Greece has become a center of international attention since 2009 when the combination of its fiscal crisis and external debt both forecasted a possible sovereign default and triggered fears of domino effects that would threaten the very existence of the Euro project. The bailout was conditioned to severe austerity measures including vast privatization of public assets, contraction of welfare and public investment, unequal indirect taxation, major cuts in public sector employment, diminished salaries and pensions and an unprecedented attack on organized labor. As a result economic recession and political crisis deepened while inequality and poverty indexes increased. However, these processes have significantly different spatial effects that relate to the articulation of global accumulation with historically uneven regional forms of embedding economic relations.
The fast transformation of a mostly agricultural Greece into a service society after the Second World War expresses the uneven dynamics of capitalist processes that are part of an international division of labor. It is also an outcome of political struggles, class alignments and conflicts over the aims of economic policy, and over market regulation and state intervention. When using this analytical framework three historical periods stand out.
The first can be defined as a Greek version of the “economic miracle” spanning from the 1950s until the early 1970s, based on a gradual loosening up of protectionism, currency devaluation, massive internal and external migration, vast investment in infrastructure, weak taxation for business profits, low labor unrest, and a centrally regulated financial system. At the same time, the state offered incentives and protection to the incoming foreign capital, particularly during the dictatorship of the colonels.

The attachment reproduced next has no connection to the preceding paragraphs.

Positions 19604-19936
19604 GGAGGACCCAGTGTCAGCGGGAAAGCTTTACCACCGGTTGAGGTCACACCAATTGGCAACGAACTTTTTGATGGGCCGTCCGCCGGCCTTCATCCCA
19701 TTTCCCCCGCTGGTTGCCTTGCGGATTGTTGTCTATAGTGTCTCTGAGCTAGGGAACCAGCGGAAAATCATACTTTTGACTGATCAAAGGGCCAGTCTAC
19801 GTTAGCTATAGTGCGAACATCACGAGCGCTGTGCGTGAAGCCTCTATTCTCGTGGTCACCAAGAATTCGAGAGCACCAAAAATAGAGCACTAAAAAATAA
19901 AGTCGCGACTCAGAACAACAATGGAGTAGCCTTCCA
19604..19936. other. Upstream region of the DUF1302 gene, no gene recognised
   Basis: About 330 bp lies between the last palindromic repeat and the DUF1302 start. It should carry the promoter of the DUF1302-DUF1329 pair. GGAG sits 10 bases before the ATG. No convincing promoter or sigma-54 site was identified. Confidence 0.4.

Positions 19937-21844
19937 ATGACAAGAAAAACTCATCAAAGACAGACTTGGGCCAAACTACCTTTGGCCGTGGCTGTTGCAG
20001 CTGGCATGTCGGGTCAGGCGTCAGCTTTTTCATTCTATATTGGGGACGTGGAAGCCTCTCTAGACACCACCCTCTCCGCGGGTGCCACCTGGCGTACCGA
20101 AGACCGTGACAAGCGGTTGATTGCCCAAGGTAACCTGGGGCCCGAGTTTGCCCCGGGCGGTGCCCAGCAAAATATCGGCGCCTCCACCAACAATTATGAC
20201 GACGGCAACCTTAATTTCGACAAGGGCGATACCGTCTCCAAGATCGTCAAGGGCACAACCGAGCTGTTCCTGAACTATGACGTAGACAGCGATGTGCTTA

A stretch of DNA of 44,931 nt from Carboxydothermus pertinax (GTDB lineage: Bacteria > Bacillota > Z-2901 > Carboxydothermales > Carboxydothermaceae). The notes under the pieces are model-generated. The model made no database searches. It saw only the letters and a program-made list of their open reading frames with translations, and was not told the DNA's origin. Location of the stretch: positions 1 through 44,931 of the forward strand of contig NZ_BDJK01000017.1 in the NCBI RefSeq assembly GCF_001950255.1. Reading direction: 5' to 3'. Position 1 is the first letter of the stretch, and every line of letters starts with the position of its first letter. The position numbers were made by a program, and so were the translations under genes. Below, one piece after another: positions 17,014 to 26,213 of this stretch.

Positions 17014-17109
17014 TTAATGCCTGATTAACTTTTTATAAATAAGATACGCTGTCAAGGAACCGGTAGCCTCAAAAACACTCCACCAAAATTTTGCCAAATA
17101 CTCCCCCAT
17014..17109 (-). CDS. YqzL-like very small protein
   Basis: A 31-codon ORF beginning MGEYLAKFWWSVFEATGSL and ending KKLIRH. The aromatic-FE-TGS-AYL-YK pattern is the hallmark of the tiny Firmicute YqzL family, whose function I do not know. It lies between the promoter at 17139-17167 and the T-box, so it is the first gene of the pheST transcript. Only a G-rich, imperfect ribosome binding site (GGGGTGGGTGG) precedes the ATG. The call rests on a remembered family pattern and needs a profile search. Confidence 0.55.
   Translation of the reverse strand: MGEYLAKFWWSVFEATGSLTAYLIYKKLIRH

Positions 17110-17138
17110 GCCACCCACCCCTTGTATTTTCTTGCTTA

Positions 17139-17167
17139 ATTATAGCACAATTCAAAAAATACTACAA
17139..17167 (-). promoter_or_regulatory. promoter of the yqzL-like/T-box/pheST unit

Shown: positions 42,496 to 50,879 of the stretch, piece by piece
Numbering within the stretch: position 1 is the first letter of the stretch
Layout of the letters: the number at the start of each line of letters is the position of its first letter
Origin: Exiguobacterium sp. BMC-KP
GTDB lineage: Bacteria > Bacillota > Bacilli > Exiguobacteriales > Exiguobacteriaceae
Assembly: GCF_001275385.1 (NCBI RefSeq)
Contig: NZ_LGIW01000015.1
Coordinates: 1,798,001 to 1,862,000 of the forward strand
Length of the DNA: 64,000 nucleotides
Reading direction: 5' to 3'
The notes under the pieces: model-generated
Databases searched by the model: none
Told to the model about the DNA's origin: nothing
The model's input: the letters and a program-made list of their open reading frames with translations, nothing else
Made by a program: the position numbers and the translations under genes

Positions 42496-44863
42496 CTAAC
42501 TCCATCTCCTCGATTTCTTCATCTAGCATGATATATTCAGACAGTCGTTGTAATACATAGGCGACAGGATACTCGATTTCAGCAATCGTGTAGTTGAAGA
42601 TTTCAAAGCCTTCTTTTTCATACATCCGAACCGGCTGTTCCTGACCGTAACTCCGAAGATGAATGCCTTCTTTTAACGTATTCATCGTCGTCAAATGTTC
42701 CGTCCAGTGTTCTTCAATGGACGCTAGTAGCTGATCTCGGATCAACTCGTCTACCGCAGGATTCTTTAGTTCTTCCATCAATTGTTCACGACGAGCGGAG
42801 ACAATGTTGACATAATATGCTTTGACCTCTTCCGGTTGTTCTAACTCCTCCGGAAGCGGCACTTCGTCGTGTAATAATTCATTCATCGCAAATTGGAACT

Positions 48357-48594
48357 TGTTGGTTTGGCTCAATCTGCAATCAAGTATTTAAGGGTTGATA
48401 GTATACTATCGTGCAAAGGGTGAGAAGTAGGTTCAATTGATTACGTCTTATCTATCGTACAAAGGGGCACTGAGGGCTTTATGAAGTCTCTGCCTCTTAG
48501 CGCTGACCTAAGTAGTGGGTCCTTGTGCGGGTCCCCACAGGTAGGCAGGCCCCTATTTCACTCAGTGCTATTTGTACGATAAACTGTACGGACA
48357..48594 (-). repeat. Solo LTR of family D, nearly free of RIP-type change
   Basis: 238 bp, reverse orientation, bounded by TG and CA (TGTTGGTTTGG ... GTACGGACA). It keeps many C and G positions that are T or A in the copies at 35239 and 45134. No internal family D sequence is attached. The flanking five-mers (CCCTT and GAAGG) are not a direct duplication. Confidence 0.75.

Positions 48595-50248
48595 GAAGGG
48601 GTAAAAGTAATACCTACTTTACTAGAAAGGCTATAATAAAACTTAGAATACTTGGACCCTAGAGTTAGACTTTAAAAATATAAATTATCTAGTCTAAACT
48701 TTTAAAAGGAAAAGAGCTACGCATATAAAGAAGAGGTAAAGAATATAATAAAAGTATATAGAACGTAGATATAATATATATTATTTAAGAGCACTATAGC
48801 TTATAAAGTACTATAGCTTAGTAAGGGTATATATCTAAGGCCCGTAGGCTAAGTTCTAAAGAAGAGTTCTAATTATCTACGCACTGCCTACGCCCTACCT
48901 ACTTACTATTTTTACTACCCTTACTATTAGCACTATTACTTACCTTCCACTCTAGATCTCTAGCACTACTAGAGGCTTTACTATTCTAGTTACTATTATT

This was followed by a shift to greater wealth distribution through Keynesian policies following the demands of Greek society after the fall of dictatorship and the global crisis of the 1970s. The timing of this strengthening of a welfare state was out of phase with the start of neo-liberal policies in other western countries. The Socialist party’s policies between 1981 and 1985 included welfare expansion, nationalization of large firms, debt restructuring and relief for bankrupt enterprises and farmers, and general income increases tied to the objective of convergence linked to the entry into the European Economic Community. This came together with rising external debt, fiscal deficit and global overcapacity setting off deindustrialization processes.Finally, a turn to neoliberal restructuring since 1990, was expressed through restrictive macroeconomic policy, extensive privatization, deregulation of the job market (flexibilization), and financialization of the economy (stock exchange boom, increase of private credit). At the same time, an increasing delocalization of production (to the “Balkan Eldorado”) and a massive influx of economic migrants further stressed labor relations. The Maastricht treaty setting a ceiling to public deficit (de facto curtailing fiscal sovereignty) and the introduction of Euro completed the European market integration, disempowered Greek productive capital, and paved the way to the systemic crisis.